9 Top-Rated Tourist Attractions in Monastir
Snugly wrapping around the coast, the historic city of Monastir is prime beach territory and it is these blissful strips of sandy shore that attract most of its visitors here. But the city has much more to offer for those who want to do more than soak up the sun. The Ribat, perched right on the coast, is one of Tunisia's most impressive relics of the Islamic era. Next door to the Ribat is the opulent Mausoleum of Habib Bourguiba, founder of the modern Tunisian Republic, which magnificently blends traditional and modern Tunisian architecture. This is also one of the best bases from which to see the mighty El Djem amphitheatre, rightly considered one of Tunisia's top tourist attractions.
Right on the sea is Monastir's most famous landmark: the Ribat, built by Harthama ben Ayan in AD 796. Movie-buffs will instantly find the building familiar as it played a starring role in Monty Python's "Life of Brian" film. and also featured in Franco Zeffirelli's "Jesus of Nazareth". Like the Ribat of Sousse, it is one of the oldest Arab fortresses in North Africa.
On the southeast side is the three-storey Nador tower, from the top of which there are fine views of the yachting harbour, the cemetery and the Bourguiba Mausoleum, the Great Mosque, and the roofs of the Medina. An imposing gateway on the west side of the Ribat leads into the inner courtyard, surrounded on three sides by buildings several storeys high and containing the accommodation cells, store-rooms and case-mates. The main living quarters were separated by another gateway from other buildings (perhaps women's quarters), probably added in the ninth century. The Islamic Museum now occupies the former prayer hall on the upper floor.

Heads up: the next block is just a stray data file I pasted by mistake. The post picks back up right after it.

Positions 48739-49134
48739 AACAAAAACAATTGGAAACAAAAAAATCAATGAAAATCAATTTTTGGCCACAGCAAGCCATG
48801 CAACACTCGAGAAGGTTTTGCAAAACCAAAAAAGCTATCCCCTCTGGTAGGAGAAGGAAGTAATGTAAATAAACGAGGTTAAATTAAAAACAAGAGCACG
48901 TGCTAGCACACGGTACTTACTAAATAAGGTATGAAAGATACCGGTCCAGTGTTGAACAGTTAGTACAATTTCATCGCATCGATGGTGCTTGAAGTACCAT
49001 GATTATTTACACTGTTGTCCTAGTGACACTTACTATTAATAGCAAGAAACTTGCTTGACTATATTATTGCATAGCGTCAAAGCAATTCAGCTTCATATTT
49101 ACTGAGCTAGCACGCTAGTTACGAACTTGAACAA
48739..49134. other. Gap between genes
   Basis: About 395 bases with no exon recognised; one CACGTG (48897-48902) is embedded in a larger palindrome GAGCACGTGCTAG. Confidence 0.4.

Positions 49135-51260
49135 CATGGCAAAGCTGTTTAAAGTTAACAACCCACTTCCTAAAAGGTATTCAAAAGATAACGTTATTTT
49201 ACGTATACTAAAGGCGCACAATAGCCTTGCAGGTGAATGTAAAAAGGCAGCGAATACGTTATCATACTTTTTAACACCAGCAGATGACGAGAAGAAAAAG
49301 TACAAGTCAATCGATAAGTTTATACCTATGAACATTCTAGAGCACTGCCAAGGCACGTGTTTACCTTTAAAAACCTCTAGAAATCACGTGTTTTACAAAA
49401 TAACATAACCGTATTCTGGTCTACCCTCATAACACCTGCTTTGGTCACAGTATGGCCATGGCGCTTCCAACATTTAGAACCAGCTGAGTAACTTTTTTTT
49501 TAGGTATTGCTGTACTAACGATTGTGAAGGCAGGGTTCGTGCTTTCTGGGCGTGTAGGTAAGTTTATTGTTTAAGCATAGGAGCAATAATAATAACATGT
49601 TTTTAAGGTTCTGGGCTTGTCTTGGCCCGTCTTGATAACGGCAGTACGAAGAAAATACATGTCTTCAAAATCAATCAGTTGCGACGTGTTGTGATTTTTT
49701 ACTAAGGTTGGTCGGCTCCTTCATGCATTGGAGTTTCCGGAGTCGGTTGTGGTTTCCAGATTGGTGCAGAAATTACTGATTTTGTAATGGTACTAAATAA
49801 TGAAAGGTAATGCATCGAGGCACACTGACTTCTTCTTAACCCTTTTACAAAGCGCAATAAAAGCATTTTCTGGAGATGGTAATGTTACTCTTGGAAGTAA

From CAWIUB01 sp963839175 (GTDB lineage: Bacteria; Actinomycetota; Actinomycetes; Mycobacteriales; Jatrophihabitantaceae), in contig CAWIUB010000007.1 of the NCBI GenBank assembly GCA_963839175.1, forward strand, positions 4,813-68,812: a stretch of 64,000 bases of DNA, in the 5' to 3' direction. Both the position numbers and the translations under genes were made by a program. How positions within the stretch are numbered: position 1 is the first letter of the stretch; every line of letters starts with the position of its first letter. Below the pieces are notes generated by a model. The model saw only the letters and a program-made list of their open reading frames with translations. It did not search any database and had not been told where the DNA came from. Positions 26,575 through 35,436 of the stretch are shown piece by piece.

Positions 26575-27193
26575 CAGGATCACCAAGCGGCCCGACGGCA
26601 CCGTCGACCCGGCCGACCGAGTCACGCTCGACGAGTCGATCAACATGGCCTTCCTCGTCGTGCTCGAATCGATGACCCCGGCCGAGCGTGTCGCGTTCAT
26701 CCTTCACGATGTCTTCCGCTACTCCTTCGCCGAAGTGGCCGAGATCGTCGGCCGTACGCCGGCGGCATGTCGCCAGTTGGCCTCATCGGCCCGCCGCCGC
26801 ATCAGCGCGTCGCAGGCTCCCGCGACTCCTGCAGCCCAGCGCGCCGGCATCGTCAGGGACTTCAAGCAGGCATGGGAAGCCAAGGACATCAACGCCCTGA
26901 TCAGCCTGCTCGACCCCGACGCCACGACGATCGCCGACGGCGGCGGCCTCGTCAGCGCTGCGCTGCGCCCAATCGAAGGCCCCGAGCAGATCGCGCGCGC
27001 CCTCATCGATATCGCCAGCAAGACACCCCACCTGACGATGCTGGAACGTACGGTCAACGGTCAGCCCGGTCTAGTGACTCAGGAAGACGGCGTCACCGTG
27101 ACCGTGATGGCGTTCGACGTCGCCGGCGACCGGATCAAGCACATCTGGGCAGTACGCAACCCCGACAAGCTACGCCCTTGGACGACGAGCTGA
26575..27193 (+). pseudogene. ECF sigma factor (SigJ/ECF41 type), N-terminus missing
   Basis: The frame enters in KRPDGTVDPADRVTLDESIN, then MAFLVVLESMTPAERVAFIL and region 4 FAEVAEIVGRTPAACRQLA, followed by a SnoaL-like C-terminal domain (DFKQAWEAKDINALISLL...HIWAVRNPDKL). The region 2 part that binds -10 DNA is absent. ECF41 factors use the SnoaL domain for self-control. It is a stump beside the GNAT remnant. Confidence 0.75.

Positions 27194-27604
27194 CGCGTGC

Accommodation: Where to Stay in Monastir
2 Habib Bourguiba Mausoleum
The mammoth Habib Bourguiba Mausoleum sits on the northern edge of Monastir cemetery. Its opulent splendour, topped with a golden dome, is a tribute to Tunisia's first president after independence from the French. Built in 1963, this burial mosque holds the bodies of ex-President Bourguiba as well as his family. Two 25 m slender minarets are made of Italian marble, while the facade is covered with beautifully delicate tiling work. The tomb of Bourguiba itself sits amid a dazzling interior of glass-inlay and underneath a spectacular chandelier.
3 Bourguiba Mosque
As the birthplace of Tunisia's favourite son - Habib Bourguiba, founder of the Tunisian Rupublic - Monastir is home to a grand mosque in tribute to the ex-president. Taieb Bouzguenda built The Habib Bourguiba Mosque in 1963. It was modelled on the Hammouda Pacha Mosque in Tunis, and boasts a 41 m high octagonal minaret and a prayer hall that can accommodate a congregation of a thousand worshippers.
Nearby on Rue Trabelsia is the Musée du Mouvement National (National Movement Museum), which is devoted to the history of Tunisia's struggle for independence from the French.
Location: Rue de'l Indépendance
Monastir's Medina (Old Town) has been painstakingly restored and has, unfortunately, lost much of its authentic charm in the process. It's still a lovely place to wander about and explore, especially if the heat on the beach becomes too much. The shopping opportunities within the souk streets are endless with handmade ceramics, woodwork, silverware and leather work all on display. As the Medina shops are geared towards tourism, be aware that prices are correspondingly high.